A Review of Taylor Swift's New Album, "Evermore"

Culture

On Friday, December 11, 2020, Taylor Swift released her ninth studio album titled evermore, sister album to its predecessor folklore. The announcement came less than a day earlier and was completely unexpected, catching even the most committed fans by surprise. Composed of fifteen songs, evermore falls into the same alternative-indie-pop of folklore, and features two bonus tracks, originally exclusive to the deluxe edition, but now available for streaming. Like folklore, evermore tells stories, both imaginary and of reality through song.

The morning of Thursday, December 10th, sitting in my computer class, one thing I was not expecting was an all caps text from my friend about a new Taylor Swift album. I was convinced folklore would be my senior year Swift album, but with the introduction of evermore I was beyond excited. Despite having biology class to attend at seven thirty Friday morning, I stayed up until midnight to play through each of the songs on evermore. The warm promotional photos and cover art of evermore offered a contrast from folklore's black and white visuals giving me the impression that it might be more lighthearted than folklore.

"willow" In All Its Forms

The first song on evermore is the mythical song "willow", featuring a music video that picks up exactly where folklore’s single “cardigan” left off. Just as magical and whimsical as "cardigan”, “willow” is a song about ,“intrigue, desire, and the complexity that goes into wanting someone,” to quote Swift herself. Personally, I loved “willow” from the first listen. It sets an ethereal and romantic tone for the remainder of the album. “willow” is sweet and it made me want to go dancing in a forest, despite it being past midnight when I first heard it.

Following the release of evermore, three more versions of “willow” were released, all themed to witches, including dancing, moonlit and lonely witch versions. At this point I have not listened to them all, considering that they are the same song but overall, “willow” is an uplifting start to evermore.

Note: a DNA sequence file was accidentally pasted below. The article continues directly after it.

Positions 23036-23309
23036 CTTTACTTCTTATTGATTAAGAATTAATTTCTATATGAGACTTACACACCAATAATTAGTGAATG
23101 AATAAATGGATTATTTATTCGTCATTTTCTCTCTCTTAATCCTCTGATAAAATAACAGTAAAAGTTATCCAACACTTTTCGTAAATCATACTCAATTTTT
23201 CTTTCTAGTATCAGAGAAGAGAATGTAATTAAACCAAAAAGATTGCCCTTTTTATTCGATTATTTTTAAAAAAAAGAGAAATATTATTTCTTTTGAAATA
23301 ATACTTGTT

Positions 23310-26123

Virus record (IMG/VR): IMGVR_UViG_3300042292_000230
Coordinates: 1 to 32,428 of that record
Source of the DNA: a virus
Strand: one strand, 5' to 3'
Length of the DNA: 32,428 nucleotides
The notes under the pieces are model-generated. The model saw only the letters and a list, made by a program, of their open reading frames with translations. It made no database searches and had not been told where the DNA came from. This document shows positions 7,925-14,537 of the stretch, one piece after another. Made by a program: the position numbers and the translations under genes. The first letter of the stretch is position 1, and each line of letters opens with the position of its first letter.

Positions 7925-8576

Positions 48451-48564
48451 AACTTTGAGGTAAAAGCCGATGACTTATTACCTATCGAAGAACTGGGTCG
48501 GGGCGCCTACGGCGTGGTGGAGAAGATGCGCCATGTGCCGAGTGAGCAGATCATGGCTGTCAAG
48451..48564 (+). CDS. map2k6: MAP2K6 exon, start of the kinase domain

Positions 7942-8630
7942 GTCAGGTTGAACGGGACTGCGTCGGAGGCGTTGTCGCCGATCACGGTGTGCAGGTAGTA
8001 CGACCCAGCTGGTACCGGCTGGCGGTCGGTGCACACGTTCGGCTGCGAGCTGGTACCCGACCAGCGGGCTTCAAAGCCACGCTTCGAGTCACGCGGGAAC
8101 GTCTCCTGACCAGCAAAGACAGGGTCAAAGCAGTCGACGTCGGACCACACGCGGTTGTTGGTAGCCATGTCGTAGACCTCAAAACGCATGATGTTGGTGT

We Have To Talk About “tolerate it”, “happiness” And “closure”

While these three songs all detail very specific and distinct situations, personally, I view them as the hard hits. Although “marjorie” was the only song to make me cry (yes it's a little embarrassing, but I'll admit it), “tolerate it”, “happiness”, and “closure” all have the potential to wreck me the same way. These three songs portray Swift's true prowess as a lyricist and emotional storytelling ability. “tolerate it” lives up to its iconic track five title, being a vulnerable song about a one-sided relationship where love is tolerated rather than celebrated. While some listeners may have never experienced such a relationship, Swift's lyrical mastery paints a vivid picture accessible by all.

“happiness” brought me pretty close to tears on my first listen. Telling of moving on from a failed relationship, “happiness” recognizes the joys in past relationships while still looking towards the happiness that are still to come. The line “I can't make it go away by making you a villain” reminded me of old Taylor Swift songs, villainizing exes (still all admittedly catchy songs). With time, we grow to recognize both the good and bad in relationships, and learn to better understand partners. The lyric “no one teaches you what to do/ when a good man hurts you/ and you know you hurt him too” points to taking a mature approach while still understanding our emotions.